- Less food diversity: So many cultures have varying food diversity. When I lived out of the country I loved the variety of food I was able to experience. When I visit other families in the United States I love to see the differences in food choices that these families eat. When a nationwide food program crosses the nation we significantly erase the food diversity people experience. Currently the breakfast in the classroom menu in my area has a 2 week cycle that repeats throughout the school year.
- High added sugar content:
Approximate added sugar recommendations from the American Heart Association (2009 Journal Circulation) PER DAY: A preschool to early elementary child 3-4 teaspoons sugar = 12 - 16 g A tween to teen 5-8 teaspoons sugar = 20 - 32 g A woman 6 teaspoons sugar = 24 g A man 9 teaspoons sugar = 36 g g = grams - can be found on the back of nutrition facts The amounts increase for a more active person, the adult mans doubles to 18 teaspoons/72 g
Below I highlight the large amounts of added sugar in the food. Despite this high added sugar content, I was assured multiple times that everything on the menu is approved by Michelle Obama according to her whole grain and reduced sugar requirements.
The added sugar content in the menu below only reflects the hot breakfast entree and added sugar in the milk. I do not add in sugars such as lactose and fructose as these are considered a healthier form of sugar since they typically have vitamins, minerals and fiber connected to their sugar content.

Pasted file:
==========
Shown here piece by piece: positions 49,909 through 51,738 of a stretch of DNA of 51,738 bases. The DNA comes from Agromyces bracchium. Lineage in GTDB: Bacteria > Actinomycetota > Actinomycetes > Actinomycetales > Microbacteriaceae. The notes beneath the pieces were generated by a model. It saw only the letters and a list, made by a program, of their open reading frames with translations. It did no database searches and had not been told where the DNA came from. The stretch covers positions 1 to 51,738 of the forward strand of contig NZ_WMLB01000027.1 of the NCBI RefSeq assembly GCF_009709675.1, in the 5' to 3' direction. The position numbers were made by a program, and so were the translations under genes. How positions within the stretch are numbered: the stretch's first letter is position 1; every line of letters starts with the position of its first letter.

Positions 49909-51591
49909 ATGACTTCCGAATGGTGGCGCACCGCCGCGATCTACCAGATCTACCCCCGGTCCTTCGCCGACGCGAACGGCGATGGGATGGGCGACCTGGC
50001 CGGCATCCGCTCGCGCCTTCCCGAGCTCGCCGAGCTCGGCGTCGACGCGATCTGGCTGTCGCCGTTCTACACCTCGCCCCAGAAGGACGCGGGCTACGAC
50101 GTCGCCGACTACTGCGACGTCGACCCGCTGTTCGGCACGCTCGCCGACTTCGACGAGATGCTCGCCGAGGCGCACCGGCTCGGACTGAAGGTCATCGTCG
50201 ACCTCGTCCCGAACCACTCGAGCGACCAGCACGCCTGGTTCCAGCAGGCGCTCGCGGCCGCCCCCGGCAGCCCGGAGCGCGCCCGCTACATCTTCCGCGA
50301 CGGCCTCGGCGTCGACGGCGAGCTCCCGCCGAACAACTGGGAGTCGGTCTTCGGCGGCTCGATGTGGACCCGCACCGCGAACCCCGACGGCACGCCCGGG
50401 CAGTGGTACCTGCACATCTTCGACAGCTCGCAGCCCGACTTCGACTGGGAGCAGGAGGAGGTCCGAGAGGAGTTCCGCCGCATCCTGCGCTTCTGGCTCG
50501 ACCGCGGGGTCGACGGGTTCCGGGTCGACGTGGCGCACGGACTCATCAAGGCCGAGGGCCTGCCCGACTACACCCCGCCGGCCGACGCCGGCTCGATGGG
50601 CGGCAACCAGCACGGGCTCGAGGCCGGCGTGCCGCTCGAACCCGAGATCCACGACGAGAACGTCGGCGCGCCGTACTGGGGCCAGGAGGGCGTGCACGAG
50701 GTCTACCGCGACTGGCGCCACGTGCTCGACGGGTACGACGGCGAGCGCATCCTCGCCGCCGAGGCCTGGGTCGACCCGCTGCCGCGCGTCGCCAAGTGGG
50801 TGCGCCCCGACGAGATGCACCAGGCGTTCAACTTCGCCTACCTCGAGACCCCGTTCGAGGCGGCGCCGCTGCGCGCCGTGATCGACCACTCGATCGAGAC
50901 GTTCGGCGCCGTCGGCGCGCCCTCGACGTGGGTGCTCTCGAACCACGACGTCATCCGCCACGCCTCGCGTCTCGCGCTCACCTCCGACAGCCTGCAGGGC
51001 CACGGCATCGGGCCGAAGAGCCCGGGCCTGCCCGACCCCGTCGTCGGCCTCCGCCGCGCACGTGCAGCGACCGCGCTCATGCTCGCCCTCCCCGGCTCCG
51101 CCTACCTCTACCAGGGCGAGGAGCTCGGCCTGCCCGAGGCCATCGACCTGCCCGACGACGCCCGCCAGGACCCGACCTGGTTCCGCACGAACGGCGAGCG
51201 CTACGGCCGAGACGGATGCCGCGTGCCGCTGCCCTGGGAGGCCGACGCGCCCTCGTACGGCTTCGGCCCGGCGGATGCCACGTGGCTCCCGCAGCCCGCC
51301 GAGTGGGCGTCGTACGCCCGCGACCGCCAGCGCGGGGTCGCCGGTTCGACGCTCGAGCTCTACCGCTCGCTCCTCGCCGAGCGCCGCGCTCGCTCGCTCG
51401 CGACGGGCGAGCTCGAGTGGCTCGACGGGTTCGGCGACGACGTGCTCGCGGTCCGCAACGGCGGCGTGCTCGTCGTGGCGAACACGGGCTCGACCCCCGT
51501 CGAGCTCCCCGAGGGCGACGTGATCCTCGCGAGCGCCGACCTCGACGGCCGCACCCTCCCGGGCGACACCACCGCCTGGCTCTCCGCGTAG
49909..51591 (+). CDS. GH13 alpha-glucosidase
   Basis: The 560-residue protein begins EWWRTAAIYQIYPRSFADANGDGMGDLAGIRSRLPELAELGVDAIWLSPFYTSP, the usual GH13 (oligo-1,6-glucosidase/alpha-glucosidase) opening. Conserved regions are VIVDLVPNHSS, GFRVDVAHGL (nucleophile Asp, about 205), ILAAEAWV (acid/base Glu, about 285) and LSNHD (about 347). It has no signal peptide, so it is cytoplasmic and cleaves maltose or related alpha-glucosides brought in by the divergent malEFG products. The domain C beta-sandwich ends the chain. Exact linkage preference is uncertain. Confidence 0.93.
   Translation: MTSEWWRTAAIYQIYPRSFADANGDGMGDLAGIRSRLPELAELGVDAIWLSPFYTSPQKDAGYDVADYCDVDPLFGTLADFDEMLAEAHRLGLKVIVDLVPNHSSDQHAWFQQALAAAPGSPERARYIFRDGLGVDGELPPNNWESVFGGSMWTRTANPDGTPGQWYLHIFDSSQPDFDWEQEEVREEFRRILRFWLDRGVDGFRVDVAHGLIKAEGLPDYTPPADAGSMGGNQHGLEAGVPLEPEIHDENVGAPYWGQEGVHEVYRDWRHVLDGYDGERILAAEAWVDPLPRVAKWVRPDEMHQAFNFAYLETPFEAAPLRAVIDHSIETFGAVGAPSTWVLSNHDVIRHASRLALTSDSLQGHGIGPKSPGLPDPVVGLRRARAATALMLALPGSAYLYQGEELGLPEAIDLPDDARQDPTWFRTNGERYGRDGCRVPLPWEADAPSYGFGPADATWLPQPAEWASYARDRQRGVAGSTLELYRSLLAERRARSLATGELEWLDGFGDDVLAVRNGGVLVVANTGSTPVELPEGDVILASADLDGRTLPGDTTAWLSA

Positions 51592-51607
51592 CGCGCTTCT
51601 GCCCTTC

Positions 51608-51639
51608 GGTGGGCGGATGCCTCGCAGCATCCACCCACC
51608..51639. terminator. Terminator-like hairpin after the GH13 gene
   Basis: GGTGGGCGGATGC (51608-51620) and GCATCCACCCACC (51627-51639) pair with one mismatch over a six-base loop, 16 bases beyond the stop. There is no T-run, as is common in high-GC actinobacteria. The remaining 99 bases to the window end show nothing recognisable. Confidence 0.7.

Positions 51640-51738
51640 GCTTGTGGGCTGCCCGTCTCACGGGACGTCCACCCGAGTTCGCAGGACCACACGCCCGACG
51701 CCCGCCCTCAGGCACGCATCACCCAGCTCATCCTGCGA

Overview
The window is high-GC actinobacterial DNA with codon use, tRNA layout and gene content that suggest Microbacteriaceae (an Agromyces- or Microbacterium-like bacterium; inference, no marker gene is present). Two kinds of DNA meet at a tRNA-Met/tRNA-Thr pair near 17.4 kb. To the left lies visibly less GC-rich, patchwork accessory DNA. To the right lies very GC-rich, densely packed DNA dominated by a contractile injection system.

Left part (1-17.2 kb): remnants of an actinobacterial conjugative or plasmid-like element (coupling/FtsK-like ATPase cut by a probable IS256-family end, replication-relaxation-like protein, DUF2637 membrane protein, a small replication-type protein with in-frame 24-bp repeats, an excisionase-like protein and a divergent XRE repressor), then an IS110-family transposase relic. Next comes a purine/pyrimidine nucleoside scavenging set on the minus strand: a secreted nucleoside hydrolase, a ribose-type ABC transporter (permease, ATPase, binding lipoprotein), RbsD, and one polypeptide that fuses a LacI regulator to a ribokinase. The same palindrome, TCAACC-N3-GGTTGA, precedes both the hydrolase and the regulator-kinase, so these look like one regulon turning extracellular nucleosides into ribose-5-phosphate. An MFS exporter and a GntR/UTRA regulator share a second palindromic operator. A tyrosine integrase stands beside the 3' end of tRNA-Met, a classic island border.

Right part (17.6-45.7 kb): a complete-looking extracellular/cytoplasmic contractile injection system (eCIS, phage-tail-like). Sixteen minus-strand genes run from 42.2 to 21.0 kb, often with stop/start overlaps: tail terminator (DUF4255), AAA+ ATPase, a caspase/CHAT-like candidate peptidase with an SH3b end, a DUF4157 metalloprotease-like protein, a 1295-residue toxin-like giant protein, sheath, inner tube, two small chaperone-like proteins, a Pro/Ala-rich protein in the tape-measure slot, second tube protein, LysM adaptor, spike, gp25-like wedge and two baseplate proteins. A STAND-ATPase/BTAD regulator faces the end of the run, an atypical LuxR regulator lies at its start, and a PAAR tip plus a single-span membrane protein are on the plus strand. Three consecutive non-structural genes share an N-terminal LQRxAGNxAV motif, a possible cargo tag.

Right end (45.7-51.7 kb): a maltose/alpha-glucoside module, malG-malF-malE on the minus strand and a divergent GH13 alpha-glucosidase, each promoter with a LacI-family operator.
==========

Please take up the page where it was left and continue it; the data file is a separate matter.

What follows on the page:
My school's Breakfast in the Classroom menu currently is:
One hot entree One fruit option Low-fat unflavored milk or fat-free chocolate milk
Added sugar to TruMoo chocolate milk 6 Grams or 1.5 Teaspoons
* In comparison to other chocolate milk, this is a good option, as other chocolate milks can have up to 28 Grams (7 Teaspoons) per cup. However, since most kids choose chocolate milk over regular milk, and they also get chocolate milk as an option at lunch, as a milk beverage alone they could take in 12 Grams, or 3 Teaspoons, added sugar per day.*
Day 1: The Father's Table Breakfast Cookie/Bar 100% Fruit Bar Milk Option
Approximate Added Sugar for Breakfast Cookie/Bar and Chocolate Milk: 22 Grams or 5.5 Teaspoons 6-10 Grams over the recommendation for younger children
Day 2: Tony's Breakfast Pizza Fresh Apple Milk Option
Approximate Added Sugar for Breakfast Pizza and Chocolate Milk 14 Grams or 3.5 Teaspoons Up to 2 Grams over the recommendation for younger children
Day 3: Super Bakery Cinnamon Roll Fresh Banana Milk Option
Approximate Added Sugar for Cinnamon Roll and Chocolate Milk 21 Grams or 5.25 Teaspoons 5-9 Grams over the recommendation for younger children
Day 4: Pillsbury Frudel Juice Milk Option
Approximate Added Sugar for Frudel and Chocolate Milk 17 Grams or 4.25 Teaspoons 1-5 Grams over the recommendation for younger children
Common Concerns Common concerns or thoughts people I talk to raise about not providing breakfast in the classroom: